EDITORIAL: Lack of political will an impediment to war on terror in Africa

Kenya this week hosted an extraordinary summit of the African Union Peace and Security Council. The venue of the summit was particularly important considering the successive terror strikes against Kenya over the last few years, which have heavily affected the country's tourism.

Kenya this week hosted an extraordinary summit of the African Union Peace and Security Council. The venue of the summit was particularly important considering the successive terror strikes against Kenya over the last few years, which have heavily affected the country’s tourism.

The meeting, among others, resolved to urgently strengthen the continent’s counter-terrorism framework and early warning mechanisms to respond to the worrying trend of homegrown terrorism and violent extremism.

From the Sahel region and Nigeria to Eastern DR Congo and Somalia, violent extremists and terrorists have sustained a cowardly campaign of coldblooded murder in the communities where they operate and neighbouring countries.

Terrorism in Africa has thrived on the inaction and indifference that has characterised the majority of governments in the efforts to tackle this threat. This has affected the efficiency and relevance of the African Union as far as the campaign against terror is concerned.

While terrorism and fundamentalism is a serious global threat, African institutions such as the AU remain on the fringes of the international battle against terrorism and violent extremism, and this has greatly hurt the continent and its people.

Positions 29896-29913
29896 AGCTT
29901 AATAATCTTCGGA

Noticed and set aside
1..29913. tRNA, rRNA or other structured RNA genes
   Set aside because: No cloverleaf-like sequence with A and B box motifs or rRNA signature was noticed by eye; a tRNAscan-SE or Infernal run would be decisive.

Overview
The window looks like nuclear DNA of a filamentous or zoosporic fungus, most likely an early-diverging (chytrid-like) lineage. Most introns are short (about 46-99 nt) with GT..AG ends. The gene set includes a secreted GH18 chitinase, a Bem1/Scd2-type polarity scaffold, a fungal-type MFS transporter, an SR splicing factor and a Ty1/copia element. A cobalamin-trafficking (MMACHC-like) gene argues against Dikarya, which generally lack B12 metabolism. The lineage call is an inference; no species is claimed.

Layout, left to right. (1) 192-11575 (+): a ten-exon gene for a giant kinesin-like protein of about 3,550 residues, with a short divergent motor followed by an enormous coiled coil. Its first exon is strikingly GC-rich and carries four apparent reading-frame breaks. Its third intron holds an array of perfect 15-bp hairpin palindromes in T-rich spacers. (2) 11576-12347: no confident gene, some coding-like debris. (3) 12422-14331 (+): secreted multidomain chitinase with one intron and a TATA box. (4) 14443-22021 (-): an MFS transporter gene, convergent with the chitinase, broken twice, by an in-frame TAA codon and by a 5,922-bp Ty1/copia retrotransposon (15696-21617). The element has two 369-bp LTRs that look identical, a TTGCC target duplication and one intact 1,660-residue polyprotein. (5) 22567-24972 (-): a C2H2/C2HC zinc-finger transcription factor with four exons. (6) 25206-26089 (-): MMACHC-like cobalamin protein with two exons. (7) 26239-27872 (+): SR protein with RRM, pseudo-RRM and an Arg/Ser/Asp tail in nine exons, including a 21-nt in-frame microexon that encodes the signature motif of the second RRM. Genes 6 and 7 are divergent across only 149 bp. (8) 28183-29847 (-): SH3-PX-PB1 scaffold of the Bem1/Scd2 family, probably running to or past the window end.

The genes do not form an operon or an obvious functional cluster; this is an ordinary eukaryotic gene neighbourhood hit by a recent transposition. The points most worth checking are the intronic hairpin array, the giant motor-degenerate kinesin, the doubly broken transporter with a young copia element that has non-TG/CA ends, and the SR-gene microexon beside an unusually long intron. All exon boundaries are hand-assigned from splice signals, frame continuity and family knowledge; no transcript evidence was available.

This has created a vacuum, practically giving foreign actors a free hand in their interventions in Africa, which has sometimes only exacerbated the situation. That’s why Libya continues to bleed years after Gaddafi.

While Africa is not short of institutions or unable to mobilise the necessary resources to reverse the trend and build a safer, prosperous Africa, there is a lack of political goodwill among many leaders on the continent and, unless this is addressed, there is little that can be done to save Africa from the growing threat of terrorism.

A few countries have stepped forward to play their part in the quest for a more peaceful Africa, but such efforts are continuously undermined by their counterparts that have either decided to sit on the fence or support terror groups for whatever reason.

If all African countries steered away from providing safe havens to terrorists and supporting armed rebellions while cooperating with the rest of the continent in the fight against terrorism, such violent extremists and ideologues would not have foothold in Africa.

And that would help make African institutions such as the AU and the various regional economic communities more relevant in efforts toward building a more peaceful and prosperous Africa.

 

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